11. Wayne Shorter - "Chief Crazy Horse": I've been enjoying listening to a lot of Shorter's music lately--I have a clutch of the Blue Notes. This is from Adam's Apple; I think my favorites are Etc. and The All Seeing Eye.

12. Sly & the Family Stone - "Dance to the Music": There's no doubting the historical importance of this group, but I've never been able to love them. All I have is the single-disc Anthology. It's interesting: when it comes to rock or pop from the 1960s or 1970s, I tend to have full albums and discographies from white artists, and compilations from black artists. I should probably explore the reasons for that. It makes me more than a little uncomfortable. No doubt there are several complex socio-cultural underlying reasons.

13. Basehead - "Hoes on Tour Deal Drie": Not in Kansas Anymore. One of those super-short (36 seconds) between song bridges. I inherited this rap album from a friend who was getting rid of a lot of stuff before leaving the country. It's pretty good; has a loping, drugged out feel.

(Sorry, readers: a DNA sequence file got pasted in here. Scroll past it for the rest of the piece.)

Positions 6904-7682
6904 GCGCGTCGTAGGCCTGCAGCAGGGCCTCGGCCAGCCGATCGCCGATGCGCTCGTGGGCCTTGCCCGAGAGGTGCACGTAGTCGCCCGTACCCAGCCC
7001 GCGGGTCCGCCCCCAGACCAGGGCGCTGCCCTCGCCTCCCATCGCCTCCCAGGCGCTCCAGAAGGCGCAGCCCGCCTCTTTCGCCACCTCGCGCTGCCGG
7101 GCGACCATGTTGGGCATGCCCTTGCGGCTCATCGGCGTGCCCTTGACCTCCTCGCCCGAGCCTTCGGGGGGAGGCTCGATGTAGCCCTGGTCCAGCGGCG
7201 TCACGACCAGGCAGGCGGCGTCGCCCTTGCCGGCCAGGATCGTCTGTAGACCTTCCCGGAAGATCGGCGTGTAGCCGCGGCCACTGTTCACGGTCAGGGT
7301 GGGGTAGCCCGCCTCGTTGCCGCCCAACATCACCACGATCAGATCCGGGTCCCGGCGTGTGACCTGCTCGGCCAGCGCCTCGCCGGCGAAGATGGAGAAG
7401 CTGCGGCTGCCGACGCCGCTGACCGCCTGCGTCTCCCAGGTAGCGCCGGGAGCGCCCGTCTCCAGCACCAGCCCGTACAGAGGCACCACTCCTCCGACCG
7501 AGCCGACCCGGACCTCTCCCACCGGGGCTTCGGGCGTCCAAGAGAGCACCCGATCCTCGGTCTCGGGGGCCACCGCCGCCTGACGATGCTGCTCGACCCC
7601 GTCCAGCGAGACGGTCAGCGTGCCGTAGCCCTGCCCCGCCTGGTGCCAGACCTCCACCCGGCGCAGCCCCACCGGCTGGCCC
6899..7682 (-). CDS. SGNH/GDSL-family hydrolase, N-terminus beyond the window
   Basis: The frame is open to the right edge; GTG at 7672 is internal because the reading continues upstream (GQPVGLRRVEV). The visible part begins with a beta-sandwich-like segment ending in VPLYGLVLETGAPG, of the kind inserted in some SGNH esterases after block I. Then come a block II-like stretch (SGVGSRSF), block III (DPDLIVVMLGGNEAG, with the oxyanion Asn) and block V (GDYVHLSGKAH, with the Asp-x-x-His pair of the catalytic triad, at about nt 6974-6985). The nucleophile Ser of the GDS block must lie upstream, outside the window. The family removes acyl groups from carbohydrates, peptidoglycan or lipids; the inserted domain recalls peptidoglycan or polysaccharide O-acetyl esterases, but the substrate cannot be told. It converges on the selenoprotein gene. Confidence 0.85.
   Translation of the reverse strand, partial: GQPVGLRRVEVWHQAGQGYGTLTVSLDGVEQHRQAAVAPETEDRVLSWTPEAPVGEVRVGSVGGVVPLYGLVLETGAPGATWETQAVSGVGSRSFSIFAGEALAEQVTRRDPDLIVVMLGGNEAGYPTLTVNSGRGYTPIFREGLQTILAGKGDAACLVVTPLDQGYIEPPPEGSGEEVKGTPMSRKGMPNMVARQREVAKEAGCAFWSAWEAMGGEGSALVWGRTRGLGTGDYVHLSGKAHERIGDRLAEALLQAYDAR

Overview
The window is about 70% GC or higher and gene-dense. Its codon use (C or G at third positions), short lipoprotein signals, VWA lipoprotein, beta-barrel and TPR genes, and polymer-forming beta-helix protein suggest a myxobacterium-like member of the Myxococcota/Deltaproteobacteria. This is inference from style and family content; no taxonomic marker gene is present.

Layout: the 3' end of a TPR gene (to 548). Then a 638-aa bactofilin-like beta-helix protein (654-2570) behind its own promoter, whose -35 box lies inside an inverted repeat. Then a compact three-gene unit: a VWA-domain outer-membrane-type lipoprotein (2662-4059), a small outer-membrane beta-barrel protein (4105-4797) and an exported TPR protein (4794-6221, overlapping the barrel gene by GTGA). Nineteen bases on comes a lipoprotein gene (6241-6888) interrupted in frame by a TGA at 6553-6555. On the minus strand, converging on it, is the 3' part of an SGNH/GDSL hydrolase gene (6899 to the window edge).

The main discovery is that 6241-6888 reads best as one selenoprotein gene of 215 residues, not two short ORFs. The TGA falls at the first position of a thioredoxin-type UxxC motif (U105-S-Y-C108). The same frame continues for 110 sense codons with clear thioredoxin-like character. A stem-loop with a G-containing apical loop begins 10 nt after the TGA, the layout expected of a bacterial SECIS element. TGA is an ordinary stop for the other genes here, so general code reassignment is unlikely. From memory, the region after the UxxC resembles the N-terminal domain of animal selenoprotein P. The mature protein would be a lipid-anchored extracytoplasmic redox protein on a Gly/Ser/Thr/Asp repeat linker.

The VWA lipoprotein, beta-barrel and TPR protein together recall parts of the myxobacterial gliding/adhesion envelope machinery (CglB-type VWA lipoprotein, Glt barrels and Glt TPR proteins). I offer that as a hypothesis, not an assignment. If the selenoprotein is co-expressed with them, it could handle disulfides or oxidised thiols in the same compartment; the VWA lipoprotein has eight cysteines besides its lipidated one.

14. David Thomas & Two Pale Boys - "Planet of Fools": I think David Thomas' albums with Two Pale Boys have been a lot more interesting than the recent Pere Ubu releases. This is from Erehwon and features the group's standard accordian/guitar/trumpet instrumentation.

15. Pet Shop Boys - "It's Alright": There are, what?, eighteen songs on Discography, and I have more than 11,000 songs on my iPod, and yet the Pet Shop Boys keep coming up on these things. Typically chilly disco, not bad, not great.

Bonus rundown from last week (so much for shorter, eh?):

1. Jackie-O Motherfucker - "777 (Tombstone Massive)": I'd like to be able to describe this song, probably the best track on Change, but I don't think I can, not without spending a lot of time listening to it over and over (which I'm not against, but it won't happen just for this post). JOMF seem to be able to organically combine most of my musical interests in one place: blues, Appalachian folk, skronky free jazz, electronics, drone, and post-rock come together in a glorious clamor. Change is not as good as Fig. 5 or Liberation, but it's still pretty damn good. Slightly more conventional, heavier on the blues.